- The Washington Times - Wednesday, September 6, 2000

Al Gore is about to have woman troubles: No, not that kind. Her name is Victoria Cummock. She alleges that Mr. Gore was in bed, not with a woman, but with the airline industry he was entrusted to investigate when TWA Flight 800 went down. In June last year she won a little-noted decision in the D.C. Court of Appeals that keeps her search for truth alive. The search continues, and Mr. Gore is about to learn that Mrs. Cummock is not a woman with whom to be trifled.
What brings her case to mind is the maxim of Washington journalism that if a politician champions a particular value, he deserves to be measured by that standard himself. So, when I see Mr. Gore repeatedly assume the heroic pose on behalf of the little guy against the powerful special interests, my thoughts turn to Victoria Cummock. Here's why.
In 1996, in the aftermath of the crash of TWA Flight 800, President Clinton personally called Mrs. Cummock to ask her to serve as a commissioner on The White House Commission on Aviation Safety, created to investigate the crash. He also appointed Mr. Gore to be its chairman. She was chosen because her husband had been killed in the Pan Am 103/Lockerbie crash. Since then, she had become a leading passenger-rights advocate, and Mr. Clinton had assured her he sincerely wanted to develop new, tough counter-terrorism procedures. He instructed Mr. Gore to make recommendations within 45 days.
The Gore Commission produced a tough preliminary report, and at a Sept. 9, 1996, press conference Mr. Gore publicly asserted the need for those changes. And then, all hell broke loose but for Mr. Gore, not for the terrorists. "Within ten days, the whole [airline] industry jumped all over Al Gore," Mrs. Cummock reported. On Sept. 19, Mr. Gore sent a letter to airline lobbyist Carol Hallett, promising that the commission's findings would not cause the airlines any loss of revenue. The next day the Democratic National Committee received a $40,000 contribution from TWA. In the next two weeks Northwest, United and American Airlines donated $55,000 more.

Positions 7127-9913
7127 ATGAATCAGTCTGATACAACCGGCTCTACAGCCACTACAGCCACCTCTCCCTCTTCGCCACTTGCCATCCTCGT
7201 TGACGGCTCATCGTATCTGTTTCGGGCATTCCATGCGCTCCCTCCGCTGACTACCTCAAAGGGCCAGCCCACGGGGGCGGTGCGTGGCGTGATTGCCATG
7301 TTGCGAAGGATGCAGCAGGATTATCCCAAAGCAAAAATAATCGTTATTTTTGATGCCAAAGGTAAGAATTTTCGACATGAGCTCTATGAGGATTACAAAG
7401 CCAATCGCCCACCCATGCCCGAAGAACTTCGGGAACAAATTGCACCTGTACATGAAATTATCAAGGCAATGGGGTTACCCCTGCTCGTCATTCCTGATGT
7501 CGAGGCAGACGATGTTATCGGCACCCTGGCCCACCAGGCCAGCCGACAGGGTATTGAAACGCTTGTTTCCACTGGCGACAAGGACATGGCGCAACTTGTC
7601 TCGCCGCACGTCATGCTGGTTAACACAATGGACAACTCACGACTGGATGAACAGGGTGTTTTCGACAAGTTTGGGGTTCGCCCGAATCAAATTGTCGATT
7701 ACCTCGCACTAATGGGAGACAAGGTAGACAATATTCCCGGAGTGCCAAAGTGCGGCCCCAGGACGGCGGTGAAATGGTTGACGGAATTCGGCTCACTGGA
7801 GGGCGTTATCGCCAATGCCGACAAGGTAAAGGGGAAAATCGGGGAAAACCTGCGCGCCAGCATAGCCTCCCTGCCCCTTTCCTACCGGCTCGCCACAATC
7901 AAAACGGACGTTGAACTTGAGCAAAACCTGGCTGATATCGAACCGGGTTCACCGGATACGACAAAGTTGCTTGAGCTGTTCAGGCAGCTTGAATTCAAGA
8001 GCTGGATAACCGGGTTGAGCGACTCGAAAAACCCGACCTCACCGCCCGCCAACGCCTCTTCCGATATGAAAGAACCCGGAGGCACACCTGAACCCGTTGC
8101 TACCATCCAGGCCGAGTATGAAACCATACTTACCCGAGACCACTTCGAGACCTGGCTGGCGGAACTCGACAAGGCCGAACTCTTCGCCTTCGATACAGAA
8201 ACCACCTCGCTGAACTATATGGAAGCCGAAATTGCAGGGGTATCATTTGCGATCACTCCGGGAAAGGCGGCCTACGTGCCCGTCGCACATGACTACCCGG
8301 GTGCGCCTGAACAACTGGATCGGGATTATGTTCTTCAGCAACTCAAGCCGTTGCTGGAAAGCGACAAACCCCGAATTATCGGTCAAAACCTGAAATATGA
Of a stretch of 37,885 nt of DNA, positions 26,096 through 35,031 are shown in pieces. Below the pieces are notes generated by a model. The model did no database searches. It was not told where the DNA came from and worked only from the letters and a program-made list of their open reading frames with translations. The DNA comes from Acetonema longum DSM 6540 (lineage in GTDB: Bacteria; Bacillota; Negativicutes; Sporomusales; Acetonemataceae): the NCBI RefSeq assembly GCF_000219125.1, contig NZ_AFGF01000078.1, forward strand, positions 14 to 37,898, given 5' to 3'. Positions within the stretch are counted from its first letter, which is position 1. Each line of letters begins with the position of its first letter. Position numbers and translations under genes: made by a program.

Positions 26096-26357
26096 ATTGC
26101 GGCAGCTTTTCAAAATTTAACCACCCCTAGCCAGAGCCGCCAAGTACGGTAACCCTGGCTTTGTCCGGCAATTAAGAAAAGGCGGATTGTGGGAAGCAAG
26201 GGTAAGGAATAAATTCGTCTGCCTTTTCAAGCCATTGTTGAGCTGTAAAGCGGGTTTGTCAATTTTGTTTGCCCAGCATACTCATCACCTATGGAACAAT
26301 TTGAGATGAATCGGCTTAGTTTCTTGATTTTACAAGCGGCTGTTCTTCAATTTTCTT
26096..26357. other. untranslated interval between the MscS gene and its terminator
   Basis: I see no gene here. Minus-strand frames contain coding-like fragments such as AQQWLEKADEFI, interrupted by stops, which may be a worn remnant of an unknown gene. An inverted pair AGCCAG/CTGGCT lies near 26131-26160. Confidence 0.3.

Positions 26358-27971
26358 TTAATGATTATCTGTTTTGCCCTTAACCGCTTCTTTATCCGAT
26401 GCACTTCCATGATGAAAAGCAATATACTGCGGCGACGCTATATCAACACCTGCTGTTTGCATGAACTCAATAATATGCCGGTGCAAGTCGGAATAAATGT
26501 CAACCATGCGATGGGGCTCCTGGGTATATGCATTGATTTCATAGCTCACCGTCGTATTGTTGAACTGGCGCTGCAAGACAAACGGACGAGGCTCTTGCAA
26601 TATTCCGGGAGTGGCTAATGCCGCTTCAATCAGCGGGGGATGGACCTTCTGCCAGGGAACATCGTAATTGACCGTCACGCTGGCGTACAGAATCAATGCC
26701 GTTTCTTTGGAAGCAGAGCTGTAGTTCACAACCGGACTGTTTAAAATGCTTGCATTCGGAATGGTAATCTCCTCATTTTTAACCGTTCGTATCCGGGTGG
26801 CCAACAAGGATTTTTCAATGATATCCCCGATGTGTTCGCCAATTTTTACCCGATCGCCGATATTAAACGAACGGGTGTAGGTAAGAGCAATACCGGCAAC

In the following two months (leading up to the November 1996 presidential elections) American Airlines donated a quarter of a million dollars to the Democrats. United Airlines donated $100,000 to the DNC. Northwestern upped its anty to $53,000. In all, Mr. Gore and the Democrats collected almost half a million dollars between the election and the day two months before that Mr. Gore assured the airlines his commission wouldn't cost them any money.
At the time, White House spokesperson Ginny Terzano refused either to confirm or deny that Mr. Gore personally solicited the airline contributions. But that is not what got Victoria Cummock's dander up.
In January 1997, Mr. Gore's staff circulated a draft final report that eliminated all security measures from their findings. Not only Mrs. Cummock, but CIA Director and fellow Commissioner John Deutch complained. So Mr. Gore pulled back the draft. In February Mr. Gore finally came up with the classic Washington ploy. The final report called for sensible new procedures that would cost the airlines millions of dollars: 450 high tech bomb detectors, more training for airport security, criminal background checks for security personnel, increased canine patrols. But Victoria Cummock noticed one thing was missing there was no timetable to accomplish these requirements. She informed the vice president that without timetables, the report was "toothless" and she couldn't support it, but instead would file a dissent.
It was a classic Washington victory. The policy wonks got their proposals noticed, the airlines got their bottom line protected and Mr. Gore got his party the money. The only losers were the passengers, who got no increased security from terrorism. So, when Mr. Gore actually had a chance to fight, rather than talk about, the powerful special interests on behalf of the little guy, he turned his money-stuffed coat and protected the interests that bought him.
In an open meeting on Feb. 12, Mr. Gore stated that he would leave room in the final report for Victoria Cummock's dissent. A few minutes later at the White House, as Mr. Gore presented the final report to President Clinton, the vice president announced that the report was unanimous. Both of those Gore lies are on video tape. NBC's Dateline has the tapes.
And so Mrs. Cummock went to court. Not on behalf of some conspiracy theory, but on the right to see commission files that were denied her and the right to file a dissent. She only wanted the commission's own findings to be enforced. After winning in the D.C. Court of Appeals last year, she is slowly gaining discovery of the commission's secret files.
She has already found one interesting document in the secret commission files: A letter to Mr. Gore from his now famous convicted felon fund-raiser Maria Hsia. In that note she talks about the successful fund-raiser at the Buddhist Temple and asks the vice president for help in getting government funding for her to be part of the Project Citizenship initiative. Now, however did that note end up in the secret Gore Commission files? More to come.
This column was researched with the assistance of John B. Roberts II who first reported many of these facts in the American Spectator.
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